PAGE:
Virginia “Ginni” Rometty’s ascension to the CEO job at IBM is a remarkable feat. For the first time in history, the world’s two largest technology companies will be headed by women. After ousting Leo Apotheker in September, HP named Meg Whitman to be CEO. And now just a month later, “Big Blue” elevated Rometty, a senior vice president at the company, to succeed Samuel J. Palmisano when he retires at the start of next year.
But her promotion is impressive for another reason. Unlike so many CEO transitions these days, this one was pulled off noticeably smooth. Palmisano is departing the massive technology firm while it is performing at the top of its game, leaving Rometty with a strong foundation to build on rather than a mess to clean up. He and IBM’s board put in place a company veteran who has served Big Blue for 30 years and knows the ins and outs of the company’s culture, customers and challenges. And investors were never left wondering who would lead IBM next—Rometty has long been a frontrunner for the job, and Palmisano is stepping down at the company’s traditional retirement age, which is 60.
That’s the way CEO successions should happen. But all too often, that isn’t the case. HP’s firing of Apotheker and hurried naming of Meg Whitman may turn out well in the end, but it has left plenty of investors concerned. Other companies, such as Sears, which installed an interim CEO in 2008 who lasted for three years before the board made up its mind about a successor in February, have the opposite problem. And who can forget the Bank of America board’s scramble to find a new CEO to follow Ken Lewis back in 2009?
Grooming the right successor is arguably one of the CEO’s biggest jobs, and it’s certainly the board’s. Strategy and vision are key, yes. But if a CEO isn’t setting the company up for the right future leadership, he or she isn’t doing the job. Thus far, at least, it appears Palmisano has gotten this right. In naming Rometty, there have been no big surprises, and no market-jolting drama—the way it should be.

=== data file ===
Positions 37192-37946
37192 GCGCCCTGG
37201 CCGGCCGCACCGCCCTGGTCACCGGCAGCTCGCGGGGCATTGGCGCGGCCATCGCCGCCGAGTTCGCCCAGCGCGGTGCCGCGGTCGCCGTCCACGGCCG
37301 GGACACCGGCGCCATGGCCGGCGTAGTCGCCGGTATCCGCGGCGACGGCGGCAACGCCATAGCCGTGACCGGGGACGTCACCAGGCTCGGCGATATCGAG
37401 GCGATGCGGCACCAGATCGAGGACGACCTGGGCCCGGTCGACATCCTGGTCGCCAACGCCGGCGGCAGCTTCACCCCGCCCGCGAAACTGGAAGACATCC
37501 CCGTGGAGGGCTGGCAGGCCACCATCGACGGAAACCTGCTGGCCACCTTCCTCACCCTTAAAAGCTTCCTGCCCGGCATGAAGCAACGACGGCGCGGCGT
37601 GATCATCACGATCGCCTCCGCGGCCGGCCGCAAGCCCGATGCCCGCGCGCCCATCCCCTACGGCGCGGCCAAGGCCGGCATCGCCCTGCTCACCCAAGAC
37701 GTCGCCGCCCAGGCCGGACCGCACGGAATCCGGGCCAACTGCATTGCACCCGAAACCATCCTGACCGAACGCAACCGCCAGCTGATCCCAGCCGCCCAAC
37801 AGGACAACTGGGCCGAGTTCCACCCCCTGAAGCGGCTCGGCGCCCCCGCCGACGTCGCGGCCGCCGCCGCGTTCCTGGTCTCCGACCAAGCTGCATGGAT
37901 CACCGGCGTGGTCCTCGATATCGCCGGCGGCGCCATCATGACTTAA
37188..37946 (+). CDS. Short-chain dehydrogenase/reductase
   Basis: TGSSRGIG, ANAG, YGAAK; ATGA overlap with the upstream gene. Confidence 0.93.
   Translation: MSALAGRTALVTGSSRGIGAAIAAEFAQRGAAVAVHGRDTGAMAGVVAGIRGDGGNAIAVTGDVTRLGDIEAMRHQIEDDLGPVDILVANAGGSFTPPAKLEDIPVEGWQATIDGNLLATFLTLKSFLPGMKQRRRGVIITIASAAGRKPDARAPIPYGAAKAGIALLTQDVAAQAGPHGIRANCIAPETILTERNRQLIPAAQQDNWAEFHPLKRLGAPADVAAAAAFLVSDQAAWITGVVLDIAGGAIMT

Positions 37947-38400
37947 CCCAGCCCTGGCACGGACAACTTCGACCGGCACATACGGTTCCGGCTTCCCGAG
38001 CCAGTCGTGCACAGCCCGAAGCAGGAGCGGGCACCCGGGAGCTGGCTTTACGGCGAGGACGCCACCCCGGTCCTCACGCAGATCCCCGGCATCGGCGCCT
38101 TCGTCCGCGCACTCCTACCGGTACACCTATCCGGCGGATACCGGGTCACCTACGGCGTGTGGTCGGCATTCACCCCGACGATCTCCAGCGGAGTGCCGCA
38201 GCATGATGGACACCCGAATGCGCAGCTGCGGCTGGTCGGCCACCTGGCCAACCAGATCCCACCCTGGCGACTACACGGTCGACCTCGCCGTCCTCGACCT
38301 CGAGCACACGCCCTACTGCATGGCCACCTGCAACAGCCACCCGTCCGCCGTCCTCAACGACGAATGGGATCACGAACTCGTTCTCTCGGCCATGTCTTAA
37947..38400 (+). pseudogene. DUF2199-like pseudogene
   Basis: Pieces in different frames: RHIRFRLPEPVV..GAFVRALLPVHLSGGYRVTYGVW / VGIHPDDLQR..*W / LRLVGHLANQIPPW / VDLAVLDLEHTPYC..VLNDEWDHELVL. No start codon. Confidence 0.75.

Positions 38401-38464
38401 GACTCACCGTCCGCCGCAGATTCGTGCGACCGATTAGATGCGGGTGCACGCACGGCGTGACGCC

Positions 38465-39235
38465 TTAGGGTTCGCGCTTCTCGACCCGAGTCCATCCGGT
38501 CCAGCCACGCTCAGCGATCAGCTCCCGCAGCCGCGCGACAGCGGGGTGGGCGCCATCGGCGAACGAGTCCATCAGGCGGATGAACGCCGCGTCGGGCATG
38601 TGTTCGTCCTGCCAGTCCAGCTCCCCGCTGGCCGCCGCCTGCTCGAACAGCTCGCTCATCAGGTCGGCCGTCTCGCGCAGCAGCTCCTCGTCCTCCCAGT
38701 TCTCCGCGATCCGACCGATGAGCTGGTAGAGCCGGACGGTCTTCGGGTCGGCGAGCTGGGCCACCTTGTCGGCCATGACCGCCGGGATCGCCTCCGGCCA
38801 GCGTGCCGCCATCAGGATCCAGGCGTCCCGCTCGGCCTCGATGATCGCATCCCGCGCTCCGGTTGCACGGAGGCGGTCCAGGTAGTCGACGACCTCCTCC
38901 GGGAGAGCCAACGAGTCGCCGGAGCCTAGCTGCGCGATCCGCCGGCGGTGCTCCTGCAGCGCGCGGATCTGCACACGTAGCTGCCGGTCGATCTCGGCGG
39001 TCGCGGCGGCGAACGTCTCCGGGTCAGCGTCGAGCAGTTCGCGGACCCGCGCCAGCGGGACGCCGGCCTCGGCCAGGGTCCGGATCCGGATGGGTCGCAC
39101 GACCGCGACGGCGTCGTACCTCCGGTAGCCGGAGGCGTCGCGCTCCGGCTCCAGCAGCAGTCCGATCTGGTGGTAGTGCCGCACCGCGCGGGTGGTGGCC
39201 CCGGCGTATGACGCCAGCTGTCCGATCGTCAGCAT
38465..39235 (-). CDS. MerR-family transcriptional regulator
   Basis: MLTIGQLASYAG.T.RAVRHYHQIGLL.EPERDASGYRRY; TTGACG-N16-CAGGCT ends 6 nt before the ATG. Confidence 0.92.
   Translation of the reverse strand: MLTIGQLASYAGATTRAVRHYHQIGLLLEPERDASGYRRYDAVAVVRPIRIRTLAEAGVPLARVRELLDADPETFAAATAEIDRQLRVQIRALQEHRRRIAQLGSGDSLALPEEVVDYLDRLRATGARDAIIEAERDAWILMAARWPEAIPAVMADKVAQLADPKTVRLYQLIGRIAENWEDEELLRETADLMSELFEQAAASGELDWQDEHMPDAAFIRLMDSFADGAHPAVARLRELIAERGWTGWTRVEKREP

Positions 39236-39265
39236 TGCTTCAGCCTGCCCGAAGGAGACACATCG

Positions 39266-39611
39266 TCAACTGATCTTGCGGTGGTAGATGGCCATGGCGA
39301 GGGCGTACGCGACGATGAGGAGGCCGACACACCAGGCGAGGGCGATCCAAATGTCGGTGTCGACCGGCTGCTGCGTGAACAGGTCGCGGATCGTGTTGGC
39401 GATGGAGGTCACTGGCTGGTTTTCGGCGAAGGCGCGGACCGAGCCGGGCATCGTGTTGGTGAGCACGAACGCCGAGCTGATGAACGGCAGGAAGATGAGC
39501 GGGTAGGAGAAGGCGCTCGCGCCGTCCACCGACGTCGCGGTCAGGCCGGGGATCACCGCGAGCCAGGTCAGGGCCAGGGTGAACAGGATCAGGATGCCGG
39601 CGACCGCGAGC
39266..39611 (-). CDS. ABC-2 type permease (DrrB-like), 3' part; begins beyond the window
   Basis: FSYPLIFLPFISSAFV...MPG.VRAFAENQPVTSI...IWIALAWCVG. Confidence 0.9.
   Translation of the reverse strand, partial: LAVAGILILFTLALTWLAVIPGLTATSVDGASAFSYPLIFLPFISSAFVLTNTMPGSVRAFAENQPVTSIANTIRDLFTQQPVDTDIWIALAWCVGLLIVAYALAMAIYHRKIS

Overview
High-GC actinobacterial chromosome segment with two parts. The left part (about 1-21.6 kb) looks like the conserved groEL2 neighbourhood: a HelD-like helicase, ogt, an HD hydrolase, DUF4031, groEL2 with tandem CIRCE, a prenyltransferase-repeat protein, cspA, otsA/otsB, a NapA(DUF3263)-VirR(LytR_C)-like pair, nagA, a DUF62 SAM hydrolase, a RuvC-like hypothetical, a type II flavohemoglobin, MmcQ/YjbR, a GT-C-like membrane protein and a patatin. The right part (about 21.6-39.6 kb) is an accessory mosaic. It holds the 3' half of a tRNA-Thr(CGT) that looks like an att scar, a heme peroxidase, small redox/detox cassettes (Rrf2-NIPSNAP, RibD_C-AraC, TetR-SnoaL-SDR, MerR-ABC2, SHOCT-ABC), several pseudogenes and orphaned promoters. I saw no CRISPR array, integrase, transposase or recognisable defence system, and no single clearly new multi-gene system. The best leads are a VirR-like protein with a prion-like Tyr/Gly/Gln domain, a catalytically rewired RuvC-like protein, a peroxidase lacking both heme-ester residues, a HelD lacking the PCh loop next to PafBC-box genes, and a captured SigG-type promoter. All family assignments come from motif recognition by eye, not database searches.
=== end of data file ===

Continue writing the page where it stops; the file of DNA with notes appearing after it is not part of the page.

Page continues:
It appears that Rometty herself is much the same. She isn’t known for foul-mouthed antics. She did not spend millions of her own money to try to become governor of California. Rather, while well known within the technology industry, she’s instead a low-key leader who has simply done her job very well. “Ginni got it because she deserved it,” Palmisano is quoted as saying in The New York Times. “It’s got zero to do with progressive social policies.”
She’s also extremely thoughtful about what it takes to get to the top. At the Fortune Most Powerful Women’s Summit last month, Rometty encouraged aspiring female leaders to “be first and be lonely,” a mantra she learned from Palmisano. While most people are attracted to business lines or strategies others are taking, the money and the opportunities are where no one else is. She’s also fond of risk-taking as a way to grow in her career, warning women at the conference that “growth and comfort do not coexist.”
We won’t know for a while whether Palmisano made the best pick in Ginni Rometty, but from here, it looks like a good start. No drama. No surprises. Add a pioneering, low-key veteran performer, and that’s a pretty good recipe for succession planning done right.
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